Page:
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Dr Nicholas Morton wins prestigious Verbruggen Prize

Dr Nicholas Morton, Senior Lecturer in History at Nottingham Trent University has won the prestigious Military History Prize for his book on the Crusader States.

Nicholas Morton
Dr Nicholas Morton

Dr Nicholas Morton, Senior Lecturer in History at Nottingham Trent University has won the prestigious Verbruggen Prize for his book on the Crusader States.

The Verbruggen Prize, is presented by De Re Militari, the Society for Medieval Military History and named in honour of of the Belgian historian Jans F. Verbruggen. Given annually for the best book on medieval military history,  Dr Morton won the award for his book - The Crusader States and their Neighbours: A Military History, 1099-1187.

Dr Morton said he was absolutely thrilled to receive this prestigious award, and the Committee stated: "The Committee considered that this was an original and scholarly investigation, and were particularly impressed by the application of quantitative methods to the military history of this period.”

The Award winner is based on the importance and originality of the contribution to the field of medieval military history; the quality and depth of scholarship; and the clarity and quality of prose.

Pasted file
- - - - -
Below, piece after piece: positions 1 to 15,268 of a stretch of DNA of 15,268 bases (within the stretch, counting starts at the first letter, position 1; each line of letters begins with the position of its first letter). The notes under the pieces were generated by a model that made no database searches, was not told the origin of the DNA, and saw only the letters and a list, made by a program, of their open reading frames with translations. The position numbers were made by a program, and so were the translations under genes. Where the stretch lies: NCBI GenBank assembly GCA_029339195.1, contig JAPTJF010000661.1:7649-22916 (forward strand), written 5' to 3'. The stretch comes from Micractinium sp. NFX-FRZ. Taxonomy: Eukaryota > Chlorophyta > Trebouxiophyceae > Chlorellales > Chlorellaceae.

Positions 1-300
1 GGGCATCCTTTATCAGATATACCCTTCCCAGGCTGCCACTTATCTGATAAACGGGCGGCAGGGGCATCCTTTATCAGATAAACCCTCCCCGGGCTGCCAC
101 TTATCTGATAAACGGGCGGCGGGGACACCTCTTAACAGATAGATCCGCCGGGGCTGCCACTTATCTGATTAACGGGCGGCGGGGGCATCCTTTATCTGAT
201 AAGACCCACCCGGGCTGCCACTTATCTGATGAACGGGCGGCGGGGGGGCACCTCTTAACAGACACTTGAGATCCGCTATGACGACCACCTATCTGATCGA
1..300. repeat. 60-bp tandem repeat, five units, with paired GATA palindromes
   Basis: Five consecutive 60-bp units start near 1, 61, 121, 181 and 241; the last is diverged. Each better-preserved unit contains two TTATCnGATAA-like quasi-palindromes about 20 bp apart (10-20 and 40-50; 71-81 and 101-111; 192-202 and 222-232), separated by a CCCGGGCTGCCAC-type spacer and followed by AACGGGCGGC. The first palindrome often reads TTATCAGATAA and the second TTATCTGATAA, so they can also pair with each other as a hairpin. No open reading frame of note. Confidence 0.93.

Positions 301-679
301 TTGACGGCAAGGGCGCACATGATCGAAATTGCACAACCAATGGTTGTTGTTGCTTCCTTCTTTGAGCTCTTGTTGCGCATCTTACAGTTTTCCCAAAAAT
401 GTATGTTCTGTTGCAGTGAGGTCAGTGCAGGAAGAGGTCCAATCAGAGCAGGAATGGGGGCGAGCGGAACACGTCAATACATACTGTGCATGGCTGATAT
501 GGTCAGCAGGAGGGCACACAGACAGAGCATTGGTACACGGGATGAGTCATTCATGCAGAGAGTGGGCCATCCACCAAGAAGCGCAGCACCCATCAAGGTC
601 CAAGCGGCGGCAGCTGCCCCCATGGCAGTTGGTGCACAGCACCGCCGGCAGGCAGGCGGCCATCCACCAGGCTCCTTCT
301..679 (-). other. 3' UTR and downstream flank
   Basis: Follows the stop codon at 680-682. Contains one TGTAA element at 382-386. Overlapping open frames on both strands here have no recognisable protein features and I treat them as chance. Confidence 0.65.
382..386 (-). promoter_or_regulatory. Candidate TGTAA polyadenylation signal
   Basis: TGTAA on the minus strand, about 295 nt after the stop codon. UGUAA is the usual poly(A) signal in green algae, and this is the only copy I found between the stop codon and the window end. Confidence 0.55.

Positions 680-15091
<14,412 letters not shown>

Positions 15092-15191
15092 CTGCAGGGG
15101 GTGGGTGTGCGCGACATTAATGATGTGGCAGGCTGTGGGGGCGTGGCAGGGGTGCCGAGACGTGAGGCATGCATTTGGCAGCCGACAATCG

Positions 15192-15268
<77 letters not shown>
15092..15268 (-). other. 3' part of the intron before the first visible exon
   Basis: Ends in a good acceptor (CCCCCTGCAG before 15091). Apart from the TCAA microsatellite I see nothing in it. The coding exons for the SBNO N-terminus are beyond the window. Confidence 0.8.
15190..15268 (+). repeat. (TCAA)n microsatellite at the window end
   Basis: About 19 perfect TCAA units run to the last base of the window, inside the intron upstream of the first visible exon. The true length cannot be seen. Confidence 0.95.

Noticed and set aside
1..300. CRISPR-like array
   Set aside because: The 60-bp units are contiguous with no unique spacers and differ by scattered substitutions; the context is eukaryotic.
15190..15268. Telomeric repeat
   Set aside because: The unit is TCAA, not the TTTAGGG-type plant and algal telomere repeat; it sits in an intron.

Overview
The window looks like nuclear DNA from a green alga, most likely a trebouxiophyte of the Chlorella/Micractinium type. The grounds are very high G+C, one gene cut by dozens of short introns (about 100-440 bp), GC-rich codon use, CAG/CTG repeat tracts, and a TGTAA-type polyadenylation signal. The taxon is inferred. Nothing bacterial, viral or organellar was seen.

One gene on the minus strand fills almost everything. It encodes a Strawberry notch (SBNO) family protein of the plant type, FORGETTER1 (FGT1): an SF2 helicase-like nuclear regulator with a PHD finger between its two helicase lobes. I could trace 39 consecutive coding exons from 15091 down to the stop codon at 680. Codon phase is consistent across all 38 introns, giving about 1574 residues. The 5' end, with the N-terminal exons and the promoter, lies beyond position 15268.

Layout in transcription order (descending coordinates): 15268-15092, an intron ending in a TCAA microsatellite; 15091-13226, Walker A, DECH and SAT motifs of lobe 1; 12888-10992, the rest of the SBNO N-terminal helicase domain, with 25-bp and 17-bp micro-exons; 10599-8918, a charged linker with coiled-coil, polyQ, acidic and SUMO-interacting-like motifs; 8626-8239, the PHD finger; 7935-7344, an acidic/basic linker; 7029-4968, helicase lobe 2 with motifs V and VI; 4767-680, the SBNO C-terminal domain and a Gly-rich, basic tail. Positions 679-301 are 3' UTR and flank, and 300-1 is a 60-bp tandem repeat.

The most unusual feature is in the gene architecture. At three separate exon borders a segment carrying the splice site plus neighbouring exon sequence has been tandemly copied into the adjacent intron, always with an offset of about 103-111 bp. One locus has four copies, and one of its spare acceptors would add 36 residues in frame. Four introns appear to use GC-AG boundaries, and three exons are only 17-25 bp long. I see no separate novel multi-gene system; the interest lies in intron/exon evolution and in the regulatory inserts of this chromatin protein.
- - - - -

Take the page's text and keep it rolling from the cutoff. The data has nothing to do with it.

Dr Morton's book explores the military history of the medieval Near East, piecing together the fault-lines of conflict which entangled this much-contested region. This was an area where ethnic, religious, dynastic, and commercial interests collided and the causes of war could be numerous. Conflicts persisted for decades and were fought out between many groups including Kurds, Turks, Armenians, Arabs, and the Crusaders themselves. This book recreates this world exploring how each faction sought to advance its own interests by any means possible, adapting its war craft to better respond to the threats posed by their rivals. Strategies and tactics employed by the pastoral societies of the Central Asian Steppe were pitted against the armies of the agricultural societies of Western Christendom, Byzantium, and the Islamic World, galvanizing commanders to adapt their practices in response to their foes. Today, we are generally encouraged to think of this era as a time of religious conflict and yet this vastly over-simplifies a complex region where violence could take place for many reasons and peoples of different faiths could easily find themselves fighting side-by-side.

Oxford  University Press

Dr Nicholas Morton wins prestigious Verbruggen Prize

Published on 30 March 2022
  • Category: Research; School of Arts and Humanities

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